To practice means that you do something you can do in order to do something that you can't. For example, if I decided I wanted to run a marathon, I would know that despite my best intentions I can't run 42 kilometers but I can run, if I was determined, maybe 1 km.
Human beings bond in a number of ways. We have all manner of instinctual drives inherited from our evolutionary past; we have needs (for intimacy, pleasure, friendship, affirmation and a thousand more besides) which we depend on other people to fulfill. We have hidden parts of ourselves which we project on others so that we can, in relationship with those others, work out our inner conflicts by proxy. We have our inner cravings for power or esteem or security which we imagine that others can satisfy for us.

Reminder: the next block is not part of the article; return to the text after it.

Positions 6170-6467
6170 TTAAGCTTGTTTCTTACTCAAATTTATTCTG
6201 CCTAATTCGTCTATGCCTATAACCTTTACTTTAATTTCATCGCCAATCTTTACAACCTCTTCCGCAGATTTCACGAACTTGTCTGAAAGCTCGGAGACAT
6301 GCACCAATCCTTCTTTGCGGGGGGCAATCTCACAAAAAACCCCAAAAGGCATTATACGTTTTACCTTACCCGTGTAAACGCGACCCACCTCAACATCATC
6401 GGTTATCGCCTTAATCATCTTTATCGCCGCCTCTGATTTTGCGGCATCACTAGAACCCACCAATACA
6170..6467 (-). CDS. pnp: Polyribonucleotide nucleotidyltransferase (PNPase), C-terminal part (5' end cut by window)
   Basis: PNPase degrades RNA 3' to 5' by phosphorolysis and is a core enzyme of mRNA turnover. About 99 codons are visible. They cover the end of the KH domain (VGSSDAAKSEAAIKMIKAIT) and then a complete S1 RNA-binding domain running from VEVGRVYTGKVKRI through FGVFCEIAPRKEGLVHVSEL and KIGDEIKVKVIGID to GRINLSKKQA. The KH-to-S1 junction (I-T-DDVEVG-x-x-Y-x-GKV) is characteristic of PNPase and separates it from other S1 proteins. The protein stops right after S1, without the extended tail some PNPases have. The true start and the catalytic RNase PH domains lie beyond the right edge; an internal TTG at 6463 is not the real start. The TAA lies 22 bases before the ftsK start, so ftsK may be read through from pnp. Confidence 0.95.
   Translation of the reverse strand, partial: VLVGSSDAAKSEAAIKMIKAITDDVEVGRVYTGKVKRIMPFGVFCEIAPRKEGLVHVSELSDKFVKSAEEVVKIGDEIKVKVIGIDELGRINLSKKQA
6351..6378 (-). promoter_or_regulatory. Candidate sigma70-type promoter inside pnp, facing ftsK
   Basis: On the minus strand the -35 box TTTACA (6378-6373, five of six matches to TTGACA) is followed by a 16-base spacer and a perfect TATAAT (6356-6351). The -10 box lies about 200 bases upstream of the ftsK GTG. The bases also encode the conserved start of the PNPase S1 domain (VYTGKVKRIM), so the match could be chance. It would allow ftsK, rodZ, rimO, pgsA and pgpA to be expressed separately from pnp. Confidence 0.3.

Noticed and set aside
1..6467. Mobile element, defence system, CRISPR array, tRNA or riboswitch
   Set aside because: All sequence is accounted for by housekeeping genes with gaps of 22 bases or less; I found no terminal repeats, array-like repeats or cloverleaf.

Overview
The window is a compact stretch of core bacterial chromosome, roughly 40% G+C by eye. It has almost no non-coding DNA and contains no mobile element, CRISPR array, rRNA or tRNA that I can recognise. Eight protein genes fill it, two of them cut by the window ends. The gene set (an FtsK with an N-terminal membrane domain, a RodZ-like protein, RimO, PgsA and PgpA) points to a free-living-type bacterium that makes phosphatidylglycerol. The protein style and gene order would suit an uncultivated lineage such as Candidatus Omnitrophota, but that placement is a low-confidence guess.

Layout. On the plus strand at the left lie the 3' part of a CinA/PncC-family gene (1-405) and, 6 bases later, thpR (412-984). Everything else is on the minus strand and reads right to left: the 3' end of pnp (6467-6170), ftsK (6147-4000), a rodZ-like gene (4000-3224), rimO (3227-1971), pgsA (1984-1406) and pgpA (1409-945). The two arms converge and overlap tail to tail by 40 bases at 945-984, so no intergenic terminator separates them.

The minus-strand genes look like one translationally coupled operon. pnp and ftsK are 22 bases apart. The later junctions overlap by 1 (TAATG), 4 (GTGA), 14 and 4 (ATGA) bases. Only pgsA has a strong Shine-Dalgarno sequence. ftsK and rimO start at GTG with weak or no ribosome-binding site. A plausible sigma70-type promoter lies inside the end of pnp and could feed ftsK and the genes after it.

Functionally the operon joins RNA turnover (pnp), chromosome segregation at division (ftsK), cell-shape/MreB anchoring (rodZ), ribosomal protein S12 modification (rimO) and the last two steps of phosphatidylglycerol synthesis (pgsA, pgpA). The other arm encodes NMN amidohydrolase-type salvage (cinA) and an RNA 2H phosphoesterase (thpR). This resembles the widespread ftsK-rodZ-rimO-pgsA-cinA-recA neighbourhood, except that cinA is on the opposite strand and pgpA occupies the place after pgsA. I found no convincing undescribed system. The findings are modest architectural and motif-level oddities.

There is a scene in TheLord of The Rings: The Return of the King in which Peter Jackson improves on Tolkien. At the battle of Pelennor Fields, King Theoden leads the Riders of Rohan to assist in the defense of Gondor. His niece, Eowyn, whom he loves more dearly than a daughter is forbidden, because of her gender, to fight.
Last week was the anniversary of the trial of Galileo, and time for a predictable plethora of commentary all over the place along the good-scientist/bad-prelates line. I have myself written about this in the past, here and here, and don't really want to do it again, but the pseudoargument sat jarringly with other happenings in my world. Particularly, I have been thinking about illusions. About lying, falsehood, deception, prevarications, elaboration of the truth, strategic silences and all the other devices behind which we hide from the light.
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